Edited by drinksloe
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I'd add that one of the greatest qualities that a main contractor or forestry manager looks for in a cutter is consistency and reliability. 

 

If I were to describe my ideal chainsaw operative they would be:

 

  • Punctual and reliable. Phoning in sick first thing in the morning due to a hangover, or turning up to site half pissed and an hour late isn't acceptable.
  • Steady and consistent. Knowing that you're going to get a constant work rate from a cutter is vital. There's no sense going hell for leather out the gate if you've burned yourself out at 11:00. Equally, I can't bear slackers.
  • Well equipped and well skilled. Have the right equipment and know how to use it.
  • Not be permanently skint. It's incredibly annoying being hounded for wages at 17:30 on a Friday evening.
  • Polite. A bit of banter is OK, but excessive swearing, sexually explicit talk or talking bollocks is at best wearing and at worst wholly inappropriate.
  • Flexibility. Knowing that you can ask a cutter to stay late very occasionally to finish something off is useful.

There's more that I could add to that, but that's the bulk of it. 

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10 hours ago, Big J said:

I'd add that one of the greatest qualities that a main contractor or forestry manager looks for in a cutter is consistency and reliability. 

 

If I were to describe my ideal chainsaw operative they would be:

 

  • Punctual and reliable. Phoning in sick first thing in the morning due to a hangover, or turning up to site half pissed and an hour late isn't acceptable.
  • Steady and consistent. Knowing that you're going to get a constant work rate from a cutter is vital. There's no sense going hell for leather out the gate if you've burned yourself out at 11:00. Equally, I can't bear slackers.
  • Well equipped and well skilled. Have the right equipment and know how to use it.
  • Not be permanently skint. It's incredibly annoying being hounded for wages at 17:30 on a Friday evening.
  • Polite. A bit of banter is OK, but excessive swearing, sexually explicit talk or talking bollocks is at best wearing and at worst wholly inappropriate.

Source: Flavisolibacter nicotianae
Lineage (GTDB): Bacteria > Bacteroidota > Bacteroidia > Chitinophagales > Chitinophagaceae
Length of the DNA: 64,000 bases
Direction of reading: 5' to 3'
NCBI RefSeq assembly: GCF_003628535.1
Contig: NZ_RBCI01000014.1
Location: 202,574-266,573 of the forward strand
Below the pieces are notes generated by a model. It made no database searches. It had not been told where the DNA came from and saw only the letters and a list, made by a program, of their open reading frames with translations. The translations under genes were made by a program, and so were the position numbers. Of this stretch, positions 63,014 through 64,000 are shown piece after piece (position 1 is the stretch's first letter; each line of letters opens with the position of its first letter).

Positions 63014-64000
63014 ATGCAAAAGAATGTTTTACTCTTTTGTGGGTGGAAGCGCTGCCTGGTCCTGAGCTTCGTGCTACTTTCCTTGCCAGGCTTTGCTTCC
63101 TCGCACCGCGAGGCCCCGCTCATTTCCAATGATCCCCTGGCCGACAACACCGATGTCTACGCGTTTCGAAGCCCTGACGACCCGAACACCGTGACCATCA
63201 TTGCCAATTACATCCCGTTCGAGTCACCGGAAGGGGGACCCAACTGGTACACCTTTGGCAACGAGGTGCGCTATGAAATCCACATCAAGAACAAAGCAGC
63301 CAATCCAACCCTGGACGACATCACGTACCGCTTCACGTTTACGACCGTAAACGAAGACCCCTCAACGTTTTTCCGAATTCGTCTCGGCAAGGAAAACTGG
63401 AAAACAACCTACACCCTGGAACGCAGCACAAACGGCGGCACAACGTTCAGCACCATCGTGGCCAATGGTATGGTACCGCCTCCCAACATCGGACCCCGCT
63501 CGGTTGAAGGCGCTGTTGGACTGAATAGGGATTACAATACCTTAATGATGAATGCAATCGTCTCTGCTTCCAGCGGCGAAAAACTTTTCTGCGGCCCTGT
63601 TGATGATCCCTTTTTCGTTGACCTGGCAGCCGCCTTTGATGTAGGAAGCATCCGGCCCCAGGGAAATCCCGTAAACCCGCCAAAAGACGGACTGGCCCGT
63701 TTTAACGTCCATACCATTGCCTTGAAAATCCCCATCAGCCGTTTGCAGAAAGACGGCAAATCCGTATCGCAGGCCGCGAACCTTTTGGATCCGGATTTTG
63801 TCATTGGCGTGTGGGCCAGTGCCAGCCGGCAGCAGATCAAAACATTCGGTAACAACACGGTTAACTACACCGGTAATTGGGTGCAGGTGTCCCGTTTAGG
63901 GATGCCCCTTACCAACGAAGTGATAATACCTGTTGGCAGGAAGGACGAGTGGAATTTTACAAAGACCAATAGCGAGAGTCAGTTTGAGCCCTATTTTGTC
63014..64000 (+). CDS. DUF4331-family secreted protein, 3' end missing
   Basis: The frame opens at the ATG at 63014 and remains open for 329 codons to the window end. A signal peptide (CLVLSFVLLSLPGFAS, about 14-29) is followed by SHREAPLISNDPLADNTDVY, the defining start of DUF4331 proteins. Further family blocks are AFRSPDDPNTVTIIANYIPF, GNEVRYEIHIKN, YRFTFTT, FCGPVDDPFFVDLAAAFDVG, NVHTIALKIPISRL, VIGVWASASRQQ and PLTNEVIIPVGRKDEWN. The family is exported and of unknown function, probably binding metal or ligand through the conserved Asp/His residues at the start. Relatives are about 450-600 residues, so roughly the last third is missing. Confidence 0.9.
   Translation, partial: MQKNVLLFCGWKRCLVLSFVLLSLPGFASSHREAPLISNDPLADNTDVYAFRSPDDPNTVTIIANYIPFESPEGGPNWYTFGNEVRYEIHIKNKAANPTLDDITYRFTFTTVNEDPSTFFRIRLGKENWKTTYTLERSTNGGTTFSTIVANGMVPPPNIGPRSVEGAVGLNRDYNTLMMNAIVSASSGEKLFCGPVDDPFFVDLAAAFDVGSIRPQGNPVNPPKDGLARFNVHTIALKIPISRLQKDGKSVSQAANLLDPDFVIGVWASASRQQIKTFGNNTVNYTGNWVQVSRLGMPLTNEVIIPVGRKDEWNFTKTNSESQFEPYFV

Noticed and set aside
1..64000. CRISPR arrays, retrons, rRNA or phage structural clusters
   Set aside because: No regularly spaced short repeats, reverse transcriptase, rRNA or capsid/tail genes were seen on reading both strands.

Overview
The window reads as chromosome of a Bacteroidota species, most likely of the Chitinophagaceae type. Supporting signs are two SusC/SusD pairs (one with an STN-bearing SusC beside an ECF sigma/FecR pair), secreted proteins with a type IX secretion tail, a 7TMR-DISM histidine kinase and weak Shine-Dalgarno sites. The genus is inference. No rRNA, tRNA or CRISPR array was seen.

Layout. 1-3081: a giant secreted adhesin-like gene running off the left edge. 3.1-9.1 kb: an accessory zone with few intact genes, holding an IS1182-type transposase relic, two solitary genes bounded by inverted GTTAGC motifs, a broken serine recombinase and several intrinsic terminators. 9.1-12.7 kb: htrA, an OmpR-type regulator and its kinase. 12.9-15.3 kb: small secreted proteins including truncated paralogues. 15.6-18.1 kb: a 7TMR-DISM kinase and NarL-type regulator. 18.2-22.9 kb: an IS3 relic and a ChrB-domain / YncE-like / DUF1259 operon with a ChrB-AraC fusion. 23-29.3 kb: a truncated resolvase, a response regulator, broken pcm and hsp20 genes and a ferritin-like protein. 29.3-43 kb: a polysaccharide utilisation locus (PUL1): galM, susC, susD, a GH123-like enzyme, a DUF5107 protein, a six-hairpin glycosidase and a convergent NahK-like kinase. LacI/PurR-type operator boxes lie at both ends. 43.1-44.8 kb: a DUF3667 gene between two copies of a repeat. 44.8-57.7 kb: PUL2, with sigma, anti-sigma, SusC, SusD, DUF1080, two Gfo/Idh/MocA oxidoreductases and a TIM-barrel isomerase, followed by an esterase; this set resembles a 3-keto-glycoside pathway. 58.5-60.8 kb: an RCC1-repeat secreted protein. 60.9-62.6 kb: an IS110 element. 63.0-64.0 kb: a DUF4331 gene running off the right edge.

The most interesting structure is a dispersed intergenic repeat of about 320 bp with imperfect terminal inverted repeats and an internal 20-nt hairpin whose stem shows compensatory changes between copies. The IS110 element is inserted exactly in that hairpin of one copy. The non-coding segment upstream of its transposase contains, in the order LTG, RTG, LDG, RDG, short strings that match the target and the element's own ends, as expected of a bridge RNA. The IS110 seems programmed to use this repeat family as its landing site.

• Flexibility. Knowing that you can ask a cutter to stay late very occasionally to finish something off is useful.

There's more that I could add to that, but that's the bulk of it.  

That exactly what other forestry contractors I know say as well. 
 

Minus the polite, nobody gives a ******** ******** ******** about that, you absolute *******!
 

In jest but yeah, pretty much that. Hard to find decent cutters for sure

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15 hours ago, Big J said:

I'd add that one of the greatest qualities that a main contractor or forestry manager looks for in a cutter is consistency and reliability. 

 

If I were to describe my ideal chainsaw operative they would be:

 

  • Punctual and reliable. Phoning in sick first thing in the morning due to a hangover, or turning up to site half pissed and an hour late isn't acceptable.
  • Steady and consistent. Knowing that you're going to get a constant work rate from a cutter is vital. There's no sense going hell for leather out the gate if you've burned yourself out at 11:00. Equally, I can't bear slackers.
  • Well equipped and well skilled. Have the right equipment and know how to use it.
  • Not be permanently skint. It's incredibly annoying being hounded for wages at 17:30 on a Friday evening.
  • Polite. A bit of banter is OK, but excessive swearing, sexually explicit talk or talking bollocks is at best wearing and at worst wholly inappropriate.
  • Flexibility. Knowing that you can ask a cutter to stay late very occasionally to finish something off is useful.

There's more that I could add to that, but that's the bulk of it. 

You know the old saying jonathan practice what you preach. 😉 ( talking bollocks )